Musings On DV 2005
The 2005 Green Card Lottery Program ended on December 30, 2003, amidst a flurry of would-be applicants finding themselves extremely frustrated and disillusioned.
Applicants submitting their entries within the last few days struggled to register their applications as there was an enormous volume of traffic to the government website. We received many calls from potential applicants, stating that they could not get their application filed. No official numbers have been released regarding the numbers of people unable to enter. However, there were no traffic problems until the last two days, so those applicants leaving their entries until the last minute ran the risk of being unable to enter.
The American Immigration Lawyers' Association (AILA) released a document entitled "Tips for getting your DV Application to go through" on the last day of the registration period. AILA received the document from a member's client, which detailed instructions or tricks, which proved helpful to some struggling to submit their application. Crystal Williams, Senior Director of Liaison & Information for AILA, shared this with us, "Forty AILA members who reported on their DV lottery experiences indicated that, between them, a total of 801 of their clients were unable to get their DV lottery filings through during the last few days of the filing period. As there must be thousands of attempted applicants that we would never hear about, this small percentage of the people who attempted give some glimpse of the magnitude of the problem."
We called the Department of State on the last day of registration, who advised us that they had installed two additional servers to accommodate the traffic. According to a government source, "The Department of State received nearly 6 million entries this year. Almost 300,000 entries were received on each of the last two days of the registration period. Last year, the Department received 7.3 million qualified entries during the annual registration period. 2.9 million applications were disqualified for arriving outside the mail-in period or for failing to follow directions properly."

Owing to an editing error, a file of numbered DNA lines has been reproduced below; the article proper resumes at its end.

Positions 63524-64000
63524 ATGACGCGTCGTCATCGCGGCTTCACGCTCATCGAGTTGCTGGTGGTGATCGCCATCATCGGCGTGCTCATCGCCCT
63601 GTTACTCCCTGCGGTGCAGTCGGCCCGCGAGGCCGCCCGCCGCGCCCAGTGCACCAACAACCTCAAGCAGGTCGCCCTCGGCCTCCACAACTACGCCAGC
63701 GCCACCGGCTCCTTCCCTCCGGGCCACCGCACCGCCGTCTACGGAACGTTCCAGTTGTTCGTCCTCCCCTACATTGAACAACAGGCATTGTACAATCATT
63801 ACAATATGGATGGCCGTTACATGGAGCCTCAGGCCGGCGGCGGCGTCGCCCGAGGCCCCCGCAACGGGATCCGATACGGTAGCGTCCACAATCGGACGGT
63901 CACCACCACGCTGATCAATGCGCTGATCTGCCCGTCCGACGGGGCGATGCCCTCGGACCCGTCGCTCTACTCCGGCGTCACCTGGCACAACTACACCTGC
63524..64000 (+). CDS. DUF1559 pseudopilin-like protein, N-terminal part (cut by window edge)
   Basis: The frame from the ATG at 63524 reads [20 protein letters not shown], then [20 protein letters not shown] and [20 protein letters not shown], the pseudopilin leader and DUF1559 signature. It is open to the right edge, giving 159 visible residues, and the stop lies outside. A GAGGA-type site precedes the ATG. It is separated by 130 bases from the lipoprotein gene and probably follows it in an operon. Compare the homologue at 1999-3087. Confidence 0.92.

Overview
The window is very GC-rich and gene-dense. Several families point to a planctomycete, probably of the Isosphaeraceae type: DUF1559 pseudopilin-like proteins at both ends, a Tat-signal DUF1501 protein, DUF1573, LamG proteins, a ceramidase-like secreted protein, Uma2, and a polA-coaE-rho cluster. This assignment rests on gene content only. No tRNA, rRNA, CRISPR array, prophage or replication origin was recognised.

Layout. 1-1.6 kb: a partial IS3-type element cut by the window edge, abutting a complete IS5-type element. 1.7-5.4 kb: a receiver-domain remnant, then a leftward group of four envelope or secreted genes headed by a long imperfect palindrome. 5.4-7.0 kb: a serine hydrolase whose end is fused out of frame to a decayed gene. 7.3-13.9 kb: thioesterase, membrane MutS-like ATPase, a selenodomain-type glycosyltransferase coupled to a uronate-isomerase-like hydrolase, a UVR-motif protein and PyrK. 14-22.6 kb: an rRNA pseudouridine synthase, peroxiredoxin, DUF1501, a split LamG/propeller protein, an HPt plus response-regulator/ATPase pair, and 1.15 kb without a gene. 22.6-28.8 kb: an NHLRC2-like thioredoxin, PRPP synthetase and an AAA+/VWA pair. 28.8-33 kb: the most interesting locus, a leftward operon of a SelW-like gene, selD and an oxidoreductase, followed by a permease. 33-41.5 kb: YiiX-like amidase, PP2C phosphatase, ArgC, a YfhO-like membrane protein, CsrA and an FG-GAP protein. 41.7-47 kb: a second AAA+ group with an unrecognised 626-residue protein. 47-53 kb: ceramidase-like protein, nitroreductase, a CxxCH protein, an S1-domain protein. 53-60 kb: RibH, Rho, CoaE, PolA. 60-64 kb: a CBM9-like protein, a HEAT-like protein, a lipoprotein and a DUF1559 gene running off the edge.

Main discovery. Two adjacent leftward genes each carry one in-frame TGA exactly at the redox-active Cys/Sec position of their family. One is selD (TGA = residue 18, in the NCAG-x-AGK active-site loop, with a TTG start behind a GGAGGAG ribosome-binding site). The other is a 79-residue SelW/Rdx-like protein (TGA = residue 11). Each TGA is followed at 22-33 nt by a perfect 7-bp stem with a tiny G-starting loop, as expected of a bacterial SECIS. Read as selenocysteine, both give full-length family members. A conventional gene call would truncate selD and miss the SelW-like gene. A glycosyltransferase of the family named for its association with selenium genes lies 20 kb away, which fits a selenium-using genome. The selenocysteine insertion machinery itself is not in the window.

A potential client, John (who preferred to remain anonymous), called us on December 30, very frustrated and anxious as he had been trying to enter the lottery for hours that day and had been unsuccessful. He requested that we submit his application on his behalf and would pay a premium for this. We had to advise him that there was no guarantee that his application could be submitted successfully, as there was enormous traffic to the website.
Electronic filing was a newly initiated requirement for the 2005 DV Lottery. It eliminated late filing and required that applicants follow directions in order to register. The photographic requirements were very complex and rigid. Regulations stipulated that photographs had to be scanned from an original photograph or taken digitally. Both methods would be acceptable, however government specified that should the digital image not conform to specific size requirements, the entry would be disqualified at submission stage on the computer. This is very unfair and discriminatory, as it alienates potential applicants from developing countries where accessibility to modern technology is non-existent or knowledge is limited. We believe that this method of filing is designed to make it more difficult and ultimately discourage submission. Once again, we spoke to a government official regarding these stipulations, and were told "If the entry was accepted by the computer, it would be fine, as long as it complied with other specific criteria in the rules".